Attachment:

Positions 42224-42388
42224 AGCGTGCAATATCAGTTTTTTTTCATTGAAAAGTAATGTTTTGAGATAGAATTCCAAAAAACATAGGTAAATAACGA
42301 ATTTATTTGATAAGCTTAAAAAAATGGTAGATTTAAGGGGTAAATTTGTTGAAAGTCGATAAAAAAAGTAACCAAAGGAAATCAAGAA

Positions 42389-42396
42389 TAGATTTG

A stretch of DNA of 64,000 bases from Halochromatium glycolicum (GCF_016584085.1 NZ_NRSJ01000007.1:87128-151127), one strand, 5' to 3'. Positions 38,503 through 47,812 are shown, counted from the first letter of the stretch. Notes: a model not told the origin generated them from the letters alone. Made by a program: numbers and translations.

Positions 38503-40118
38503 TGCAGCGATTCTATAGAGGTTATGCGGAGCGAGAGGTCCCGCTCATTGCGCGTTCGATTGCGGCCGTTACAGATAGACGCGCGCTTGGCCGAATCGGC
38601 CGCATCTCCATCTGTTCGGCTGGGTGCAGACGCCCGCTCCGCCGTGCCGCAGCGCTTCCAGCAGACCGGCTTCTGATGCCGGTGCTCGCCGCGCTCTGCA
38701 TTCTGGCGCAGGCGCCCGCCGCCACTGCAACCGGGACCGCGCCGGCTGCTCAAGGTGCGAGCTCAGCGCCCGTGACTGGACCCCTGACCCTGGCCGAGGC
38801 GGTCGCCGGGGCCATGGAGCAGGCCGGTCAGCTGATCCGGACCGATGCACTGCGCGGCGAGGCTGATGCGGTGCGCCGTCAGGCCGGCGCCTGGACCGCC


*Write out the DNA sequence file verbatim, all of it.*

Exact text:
Positions 42224-42388
42224 AGCGTGCAATATCAGTTTTTTTTCATTGAAAAGTAATGTTTTGAGATAGAATTCCAAAAAACATAGGTAAATAACGA
42301 ATTTATTTGATAAGCTTAAAAAAATGGTAGATTTAAGGGGTAAATTTGTTGAAAGTCGATAAAAAAAGTAACCAAAGGAAATCAAGAA

Positions 42389-42396
42389 TAGATTTG

A stretch of DNA of 64,000 bases from Halochromatium glycolicum (GCF_016584085.1 NZ_NRSJ01000007.1:87128-151127), one strand, 5' to 3'. Positions 38,503 through 47,812 are shown, counted from the first letter of the stretch. Notes: a model not told the origin generated them from the letters alone. Made by a program: numbers and translations.

Positions 38503-40118
38503 TGCAGCGATTCTATAGAGGTTATGCGGAGCGAGAGGTCCCGCTCATTGCGCGTTCGATTGCGGCCGTTACAGATAGACGCGCGCTTGGCCGAATCGGC
38601 CGCATCTCCATCTGTTCGGCTGGGTGCAGACGCCCGCTCCGCCGTGCCGCAGCGCTTCCAGCAGACCGGCTTCTGATGCCGGTGCTCGCCGCGCTCTGCA
38701 TTCTGGCGCAGGCGCCCGCCGCCACTGCAACCGGGACCGCGCCGGCTGCTCAAGGTGCGAGCTCAGCGCCCGTGACTGGACCCCTGACCCTGGCCGAGGC
38801 GGTCGCCGGGGCCATGGAGCAGGCCGGTCAGCTGATCCGGACCGATGCACTGCGCGGCGAGGCTGATGCGGTGCGCCGTCAGGCCGGCGCCTGGACCGCC